Lithics ain't all pretty.

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DaveP
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We've had some heavy rain so I thought I'd take a last look on a section of field I've walked a lot. It will be ploughed soon :thumbsup: and power harrowed :thumbdown: I know this is a metal detecting forum but lithics, like metal finds, are not done until the field is done.

Nothing much turned up except this good sized, probably early BA scraper. I'm just posting it to show that lithics aren't always pretty or intricately formed. It's just a tool to do a job. It's made from a single large flake, about 2cm thick at the platform and still has lots of cortex on the outside (the brown skin). The edge is then unifacially (from one side) retouched to form the scraper. So, if you see a large shell shaped flake it just might be worth turning it over.
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fred
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That certainly isn't the roughest one that I've ever seen. :D
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Blackadder43
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I would for sure just walk past that one with my ignorance of Lithics

Nice pick up though before the plough adds more edges to it

(I have sorted your pics so they show correctly now when clicked....its not you its our software that turns them if they are over a certain size to save stretching the forums theme software
I am on the case trying to get it so it doesnt happen)
I am not known for my ID skills, but i make a cracking brew :thumbsup:
DaveP
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Blackadder43 wrote: Thu Apr 07, 2022 8:19 pm
I am on the case trying to get it so it doesnt happen)
Thanks. What’s the maximum size to avoid you doing extra work?
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Oxgirl
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I looked at that first photo and thought Figgis had been sneakily topping up your tea with strong gin and affecting your eyesight. Then I saw the second photo and realised Figgis wouldn’t have shared his gin anyway :lol:

Great spot and very educational and enlightening post :Star: . I have one field that has a layer of flints on it in one small section with none anywhere else. I can’t decide if they had been used as building material or for some other purpose but am sure they are not a natural tenant of the land. None have been worked though although I always check.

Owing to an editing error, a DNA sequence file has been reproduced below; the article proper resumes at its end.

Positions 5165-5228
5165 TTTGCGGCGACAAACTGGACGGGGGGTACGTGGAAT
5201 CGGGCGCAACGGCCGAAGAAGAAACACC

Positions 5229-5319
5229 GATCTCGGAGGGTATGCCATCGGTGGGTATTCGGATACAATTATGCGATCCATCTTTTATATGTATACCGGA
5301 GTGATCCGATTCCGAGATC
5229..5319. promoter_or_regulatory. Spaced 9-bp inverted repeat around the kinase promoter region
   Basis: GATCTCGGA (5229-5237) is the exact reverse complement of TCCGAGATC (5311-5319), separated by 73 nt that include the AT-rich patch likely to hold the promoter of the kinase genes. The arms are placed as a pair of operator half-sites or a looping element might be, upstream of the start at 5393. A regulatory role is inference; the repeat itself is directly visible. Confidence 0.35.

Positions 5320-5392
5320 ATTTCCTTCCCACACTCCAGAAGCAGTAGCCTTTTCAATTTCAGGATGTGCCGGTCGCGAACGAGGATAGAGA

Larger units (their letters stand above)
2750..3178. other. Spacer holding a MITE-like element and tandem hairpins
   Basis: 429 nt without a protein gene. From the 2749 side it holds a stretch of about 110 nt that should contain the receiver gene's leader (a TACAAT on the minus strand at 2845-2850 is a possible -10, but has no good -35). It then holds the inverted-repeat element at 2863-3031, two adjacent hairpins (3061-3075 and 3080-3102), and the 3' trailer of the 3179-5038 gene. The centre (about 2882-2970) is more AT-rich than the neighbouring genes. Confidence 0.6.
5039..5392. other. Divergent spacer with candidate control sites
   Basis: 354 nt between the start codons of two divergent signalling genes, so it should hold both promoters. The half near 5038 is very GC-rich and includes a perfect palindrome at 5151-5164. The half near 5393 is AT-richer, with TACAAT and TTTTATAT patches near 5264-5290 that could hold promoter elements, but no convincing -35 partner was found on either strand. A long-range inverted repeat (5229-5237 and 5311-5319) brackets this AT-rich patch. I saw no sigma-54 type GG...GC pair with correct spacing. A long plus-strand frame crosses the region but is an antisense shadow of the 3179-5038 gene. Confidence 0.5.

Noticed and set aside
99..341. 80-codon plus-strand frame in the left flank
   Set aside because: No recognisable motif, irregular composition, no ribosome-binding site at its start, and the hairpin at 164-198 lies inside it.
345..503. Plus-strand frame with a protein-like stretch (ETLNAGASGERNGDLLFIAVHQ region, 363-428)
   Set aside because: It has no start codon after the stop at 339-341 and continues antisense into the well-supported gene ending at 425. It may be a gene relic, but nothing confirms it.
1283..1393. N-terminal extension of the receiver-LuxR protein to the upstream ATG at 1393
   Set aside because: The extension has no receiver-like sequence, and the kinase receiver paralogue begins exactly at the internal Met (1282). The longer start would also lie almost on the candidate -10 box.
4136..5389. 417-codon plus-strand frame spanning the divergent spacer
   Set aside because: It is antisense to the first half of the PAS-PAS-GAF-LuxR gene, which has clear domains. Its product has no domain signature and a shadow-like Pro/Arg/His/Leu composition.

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DaveP
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Oxgirl wrote: Fri Apr 08, 2022 8:17 am
Great spot and very educational and enlightening post :Star: . I have one field that has a layer of flints on it in one small section with none anywhere else. I can’t decide if they had been used as building material or for some other purpose but am sure they are not a natural tenant of the land. None have been worked though although I always check.
Difficult to say but a couple of things to consider.

Flints taken out of the land for building tend to be of the bigger variety as they have to be faced before they can be built into a wall.
Some flints get onto the land through liming the soil to change pH. This can be done with chalk which often contains flints. It happens quite a lot around here on the sandy soils which tend to be very acid.
Flints also get added as part of a building site. We have some heathland nearby with large areas absolutely covered in flints of all sizes. It was brought in during WWII to form the base of huts for Canadian troops.

Always worth asking the owner or locals.

And did you say there's some gin on offer :Thinking: :Thinking:
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